Big channel catfish in the upper Kissimmee Chain of Lakes experience peak spawning periods between April and June each year and can be targeted during that time. Bullheads can be caught year-round. Look for flowing water, which will often concentrate catfish and make them easier to locate and catch. Specific sites include C-31 (East Lake Canal), C-35 (Southport Canal), C-36 (canal between Lake Cypress and Lake Hatchineha), C-37 (canal between Lake Hatchineha and Lake Kissimmee), below the Kissimmee River structure (S-65), around mouth of and in Shingle Creek and in the lake around fish attractors. Catfish are often found near drop-offs or around bottom structure in the canals.


Tenoroc Fish Management Area
(Polk County)
Species: Bullhead and channel catfish.

The 8,300-acre Tenoroc Fish Management Area (FMA) near Lakeland is a great catfishing destination for all ages as channel catfish are stocked periodically and can be caught year-round. Native brown bullheads reproduce successfully in most Tenoroc lakes and are also frequently caught on site. When fishing for catfish, it is important to remember that they detect and identify potential prey with their whisker-like barbels, making live or dead baits with a high oil content or strong smell (such as cut fish, chicken livers and worms) ideal to use. Anglers have had greater success catfishing on Derby Lake, Cemetery Lake, Picnic Lake, Coronet Lake, Lake 3, Lake 5, Lake C, Lake G, and Legs Lake. Tenoroc accommodates all users with boat ramps, bank fishing and ADA accessible piers/facilities.

Channel Catfish regulations at Tenoroc FMA require a bag limit of six fish per day/per angler with a no size limit restriction. All other species of catfish in Tenoroc lakes may be harvested with no bag or size limit.

Tenoroc is located just two miles northeast of Lakeland off Highway 659 (Combee Road), which can be accessed from Highway 33, just south of Interstate 4. Call the Tenoroc Headquarters at (863) 499-2422 for more information or to make fishing reservations. The area is open to public fishing four days a week, Fridays through Mondays. All anglers must check-in and out at the Tenoroc Fish Management Area Headquarters (located at 3829 Tenoroc Mine Road), deposit their valid fishing license if applicable and pay $3 for a daily fishing permit unless exempt.


Joe Budd Pond
(Gadsden County)
Species: Channel catfish.

Channel cats can be found throughout the lake, particularly around the fishing fingers and along the dam. Fishing worms or night crawlers on the bottom will almost always work and fish typically range from 9 to 14 inches in length. Fish can be caught from shore or by fishing from a boat but remember that gasoline motors are not permitted. A harvest limit of 6 channel catfish per person, per day is strictly enforced. This 20-acre impoundment is only open to the public on weekends, beginning the first Saturday in July through Labor Day weekend, including the Labor Day holiday.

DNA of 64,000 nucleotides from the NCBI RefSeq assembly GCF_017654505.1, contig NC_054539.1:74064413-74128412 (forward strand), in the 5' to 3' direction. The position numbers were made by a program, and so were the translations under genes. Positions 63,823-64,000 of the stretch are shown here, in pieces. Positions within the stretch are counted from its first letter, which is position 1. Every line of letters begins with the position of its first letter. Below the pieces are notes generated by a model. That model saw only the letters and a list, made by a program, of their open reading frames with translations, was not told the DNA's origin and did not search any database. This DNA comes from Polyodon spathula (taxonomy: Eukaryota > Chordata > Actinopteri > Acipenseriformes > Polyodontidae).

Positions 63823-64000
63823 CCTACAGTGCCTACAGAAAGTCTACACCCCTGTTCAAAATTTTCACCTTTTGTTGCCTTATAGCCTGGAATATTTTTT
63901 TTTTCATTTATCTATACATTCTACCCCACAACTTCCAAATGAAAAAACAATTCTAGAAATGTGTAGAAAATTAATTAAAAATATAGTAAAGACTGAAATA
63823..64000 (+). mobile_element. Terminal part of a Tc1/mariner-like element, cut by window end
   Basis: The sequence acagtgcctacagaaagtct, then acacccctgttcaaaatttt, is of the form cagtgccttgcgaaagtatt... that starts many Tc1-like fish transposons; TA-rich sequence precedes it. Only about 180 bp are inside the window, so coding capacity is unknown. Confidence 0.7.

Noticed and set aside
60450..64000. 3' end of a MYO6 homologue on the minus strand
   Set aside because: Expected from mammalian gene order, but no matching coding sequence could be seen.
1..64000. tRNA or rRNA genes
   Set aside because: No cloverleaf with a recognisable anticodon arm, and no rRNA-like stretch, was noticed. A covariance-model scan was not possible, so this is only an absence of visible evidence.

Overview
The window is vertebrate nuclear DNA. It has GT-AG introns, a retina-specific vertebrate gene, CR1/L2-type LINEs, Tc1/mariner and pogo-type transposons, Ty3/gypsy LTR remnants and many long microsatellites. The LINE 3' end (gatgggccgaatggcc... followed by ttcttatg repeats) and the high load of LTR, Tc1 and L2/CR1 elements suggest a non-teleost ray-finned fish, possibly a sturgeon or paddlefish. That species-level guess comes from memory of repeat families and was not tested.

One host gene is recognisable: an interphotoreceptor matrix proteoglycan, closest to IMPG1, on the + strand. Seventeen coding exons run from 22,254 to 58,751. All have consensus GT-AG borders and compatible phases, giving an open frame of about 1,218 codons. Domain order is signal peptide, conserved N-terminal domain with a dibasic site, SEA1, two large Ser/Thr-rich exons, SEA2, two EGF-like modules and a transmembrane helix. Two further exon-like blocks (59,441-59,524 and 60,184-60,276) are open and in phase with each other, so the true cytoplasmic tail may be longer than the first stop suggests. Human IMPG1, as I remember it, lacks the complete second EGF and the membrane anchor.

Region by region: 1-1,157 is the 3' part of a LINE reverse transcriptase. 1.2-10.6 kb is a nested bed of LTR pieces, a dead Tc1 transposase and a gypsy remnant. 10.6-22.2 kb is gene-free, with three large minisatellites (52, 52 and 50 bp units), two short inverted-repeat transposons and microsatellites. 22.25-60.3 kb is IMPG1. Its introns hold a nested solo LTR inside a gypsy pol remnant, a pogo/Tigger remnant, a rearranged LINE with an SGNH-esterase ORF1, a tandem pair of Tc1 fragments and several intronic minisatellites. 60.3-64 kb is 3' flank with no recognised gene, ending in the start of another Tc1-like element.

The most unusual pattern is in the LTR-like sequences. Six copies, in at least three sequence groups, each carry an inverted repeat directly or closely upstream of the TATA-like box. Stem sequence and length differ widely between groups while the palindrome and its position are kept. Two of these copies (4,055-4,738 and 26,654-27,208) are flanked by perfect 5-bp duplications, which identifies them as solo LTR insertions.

Medard Reservoir
(Hillsborough County)
Species: Channel catfish.

The many ledges and bars (flats) within the main body of the reservoir provide areas for boat anglers to focus efforts for channel catfish. Medard Reservoir was drawn down during the fall of 2009 by the Southwest Florida Water Management District to make necessary repairs on the dam and structure. Medard Reservoir was stocked with 200,000 channel catfish in 2011, following the drawdown to provide an excellent opportunity for anglers to catch channel catfish. An additional 20,000 channel catfish were stocked in 2014 and 2017. Chicken liver, commercial stink bait or night crawlers should work well when fished on or near the lake bottom.

Days and hours of operation, park entrance and other user fees shall be designated by Hillsborough County and posted at the park main entrance.


Bobby Hicks Park
(Hillsborough County)
Species: Channel catfish.

Bobby Hicks is a small 21-acre lake in south Tampa that has a maximum depth of 19 feet and is part of the FWC’s Urban Fisheries Program. A large amount of the lake has shoreline access and plenty of shoreline suitable for launching kayaks or small jon boats. FWC has aggressively stocked channel catfish in this waterbody for 20 years. The fishing pier located there presents an awesome opportunity for anyone to land a trophy channel catfish. There are two fish feeders positioned on the pier that disperse floating pellet catfish feed which helps bring large channel catfish up close for anglers. Anglers usually have no problem filling their daily limit of channel catfish, which is 6 per person, per day. FWC biologists have commonly collected channel catfish greater than 10 lbs. from this resource, with some fish nearing the 20-lb. mark. Channel cats can be caught on chicken livers, night crawlers, stink bait and live bream fished on or near the lake bottom. Live bait is best presented for catfish on a slip sinker rig and non-live bait is best presented on a 3-way swivel rig to suspend the bait just off the bottom.